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Prehistoric humans may have practiced brain surgery on animals

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By Alice Tidey
External and internal view of the cow cranium.
External and internal view of the cow cranium.   -   Copyright  Fernando Ramirez Rozzi et al/Scientific Reports

New analysis published Thursday of a 5,000-year-old cow skull with holes drilled into it suggest Neolithic people practiced brain surgery on animals before trying it on humans.

The analysis, by France-based scientists Fernando Ramirez Rozzi and Alain Froment, of a near complete cow skull excavated from the Neolithic site of Champ-Durand in Vendée, western France, was published in the academic journal Scientific Reports.

It found the hole and marks around it “may be related to human activity.”

Earlier studies presumed the hole was caused by goring from another cow, but Rozzi and Froment discarded that hypothesis because “there is a complete lack of evidence to support a violent origin for this trauma.”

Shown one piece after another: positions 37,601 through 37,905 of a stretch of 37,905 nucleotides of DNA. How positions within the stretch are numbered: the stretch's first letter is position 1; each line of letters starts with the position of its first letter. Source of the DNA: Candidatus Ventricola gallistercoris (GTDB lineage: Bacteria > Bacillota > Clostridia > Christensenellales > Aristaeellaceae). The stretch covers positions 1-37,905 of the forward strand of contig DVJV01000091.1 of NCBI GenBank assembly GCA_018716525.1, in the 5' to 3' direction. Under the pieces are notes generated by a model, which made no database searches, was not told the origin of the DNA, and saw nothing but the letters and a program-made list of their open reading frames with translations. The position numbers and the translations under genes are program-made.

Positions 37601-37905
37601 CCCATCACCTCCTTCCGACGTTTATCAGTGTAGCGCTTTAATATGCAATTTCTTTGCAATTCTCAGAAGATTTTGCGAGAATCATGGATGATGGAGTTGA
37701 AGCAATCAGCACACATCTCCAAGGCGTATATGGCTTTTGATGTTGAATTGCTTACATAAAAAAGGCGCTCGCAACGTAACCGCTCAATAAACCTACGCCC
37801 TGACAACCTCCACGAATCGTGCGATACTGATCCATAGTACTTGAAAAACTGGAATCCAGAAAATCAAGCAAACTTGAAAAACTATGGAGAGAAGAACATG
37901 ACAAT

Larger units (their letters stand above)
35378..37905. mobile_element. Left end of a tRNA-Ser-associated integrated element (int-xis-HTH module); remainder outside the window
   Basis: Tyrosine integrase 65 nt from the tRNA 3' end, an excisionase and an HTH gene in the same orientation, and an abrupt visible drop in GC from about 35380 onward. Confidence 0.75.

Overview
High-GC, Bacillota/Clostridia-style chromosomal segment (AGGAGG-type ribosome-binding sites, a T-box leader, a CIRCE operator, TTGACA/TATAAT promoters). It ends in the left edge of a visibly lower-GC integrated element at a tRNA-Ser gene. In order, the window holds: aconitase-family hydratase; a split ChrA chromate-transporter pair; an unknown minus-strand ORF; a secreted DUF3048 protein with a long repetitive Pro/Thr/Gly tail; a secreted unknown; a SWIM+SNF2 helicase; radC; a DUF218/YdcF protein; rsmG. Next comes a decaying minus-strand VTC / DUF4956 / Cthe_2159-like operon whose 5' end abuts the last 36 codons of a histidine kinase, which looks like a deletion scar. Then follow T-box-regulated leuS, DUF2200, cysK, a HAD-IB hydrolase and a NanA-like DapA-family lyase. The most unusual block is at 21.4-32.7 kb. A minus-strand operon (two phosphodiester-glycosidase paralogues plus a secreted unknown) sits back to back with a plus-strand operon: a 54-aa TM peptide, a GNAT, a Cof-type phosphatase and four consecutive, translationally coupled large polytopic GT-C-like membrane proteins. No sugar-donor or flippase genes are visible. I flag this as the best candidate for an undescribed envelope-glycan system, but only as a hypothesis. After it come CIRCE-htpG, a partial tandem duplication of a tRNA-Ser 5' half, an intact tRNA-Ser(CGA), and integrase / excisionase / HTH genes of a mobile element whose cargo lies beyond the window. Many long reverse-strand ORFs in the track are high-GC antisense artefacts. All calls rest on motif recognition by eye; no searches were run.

Furthermore, marks consistent with forms of scraping – “similar to those observed in human skulls following cranial surgery by scraping” — are visible around the hole.

Evidence of cranial surgery in human history exists as early as the Mesolithic period — which began roughly 8,000 years BCE.

The scientists could not decisively determine why the surgery took place, but suggest that if the intent was to save the animal’s life, then the bovine skull provides the earliest evidence of veterinary surgical practice.

However, they also say the surgery may have been carried out as a means for Neolithic humans to hone the techniques of cranial surgery. If that were the case, “the cow from Champ-Durand would provide the earliest evidence of surgical experimentation on an animal, indicating that this practice already existed in 4,000 BC.”